The data will add fuel to the Patients' Bill of Rights fire, says John Newman, PhD, associate professor of health administration in the Robinson College of Business at Georgia State University. "Every [insurance] plan is different, every company is different," he tells WebMD. "You have 50 different health care plans that have 50 different ways of internally resolving a problem. Some are easier to deal with than others."
What's the key to success? "Persistence, persistence, persistence," says Newman, a former Blue Cross-Blue Shield administrator. "I truly mean it. You start at one level and keep going to higher levels. What the proposed legislation is about is to provide a more consistent framework for health plans."
The legislation also has a provision for patients to sue the managed care plan. "That's the major speaking point," Newman says. "It's all very emotional. Some of the arguments are fact-based and some are not. Surveys like this give more facts to the scenario. We're finding that most don't know where to go when they have problem with their health plan. It can be confusing. [Many] may not know they have the right to appeal."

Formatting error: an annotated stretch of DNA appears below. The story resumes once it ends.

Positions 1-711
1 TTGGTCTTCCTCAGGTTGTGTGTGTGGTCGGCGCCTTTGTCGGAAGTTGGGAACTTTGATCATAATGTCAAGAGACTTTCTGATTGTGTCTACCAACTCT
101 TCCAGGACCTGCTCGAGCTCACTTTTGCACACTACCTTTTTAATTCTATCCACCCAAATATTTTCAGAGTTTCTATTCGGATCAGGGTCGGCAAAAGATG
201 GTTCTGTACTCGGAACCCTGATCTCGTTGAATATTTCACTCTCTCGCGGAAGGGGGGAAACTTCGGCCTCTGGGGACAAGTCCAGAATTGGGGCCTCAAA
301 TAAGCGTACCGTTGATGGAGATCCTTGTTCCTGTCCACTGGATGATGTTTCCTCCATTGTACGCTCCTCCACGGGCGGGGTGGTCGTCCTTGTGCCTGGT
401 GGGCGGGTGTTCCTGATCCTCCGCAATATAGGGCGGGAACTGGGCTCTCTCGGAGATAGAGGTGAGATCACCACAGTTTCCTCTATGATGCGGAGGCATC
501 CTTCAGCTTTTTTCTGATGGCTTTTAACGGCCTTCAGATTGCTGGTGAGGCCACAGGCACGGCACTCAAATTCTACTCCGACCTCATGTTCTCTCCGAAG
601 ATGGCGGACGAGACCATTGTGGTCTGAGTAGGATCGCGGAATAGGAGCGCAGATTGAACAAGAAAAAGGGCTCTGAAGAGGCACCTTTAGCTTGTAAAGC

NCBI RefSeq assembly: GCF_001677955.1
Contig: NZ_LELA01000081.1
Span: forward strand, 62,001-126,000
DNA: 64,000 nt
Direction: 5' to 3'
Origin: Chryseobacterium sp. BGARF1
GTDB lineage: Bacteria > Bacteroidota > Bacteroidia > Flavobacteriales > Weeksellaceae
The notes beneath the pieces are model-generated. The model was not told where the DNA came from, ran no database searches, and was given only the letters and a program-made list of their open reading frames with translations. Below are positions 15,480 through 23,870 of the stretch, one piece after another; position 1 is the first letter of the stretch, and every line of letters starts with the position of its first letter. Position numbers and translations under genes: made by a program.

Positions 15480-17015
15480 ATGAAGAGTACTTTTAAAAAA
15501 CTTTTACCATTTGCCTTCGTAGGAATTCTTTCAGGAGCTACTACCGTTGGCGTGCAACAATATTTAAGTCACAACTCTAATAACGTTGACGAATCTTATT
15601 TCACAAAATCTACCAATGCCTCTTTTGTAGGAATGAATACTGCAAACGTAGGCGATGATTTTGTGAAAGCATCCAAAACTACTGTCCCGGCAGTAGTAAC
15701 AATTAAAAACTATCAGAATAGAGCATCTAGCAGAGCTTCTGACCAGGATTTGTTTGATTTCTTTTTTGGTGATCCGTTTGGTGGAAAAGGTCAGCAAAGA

"It highlights the need for a national policy through federal legislation to protect patients. You have a variety of experiences but there should be a consistency of protections that apply equally to all individuals," says Rich Trachtman, a spokesman for the American College of Physicians-American Society of Internal Medicine.
"We look at the physician as being key to decisions of medical necessity, determining medical necessity, and appropriateness," Trachtman tells WebMD. "The study shows that nearly one-fifth of individuals report delays in coverage. So the physicians making that determination would be the arbiters of what should and shouldn't be covered within the workings of the plan. It's possible that some of these things that were denied were correctly denied. But we have to make sure the decision is made with a firm medical basis rather than cost or other considerations."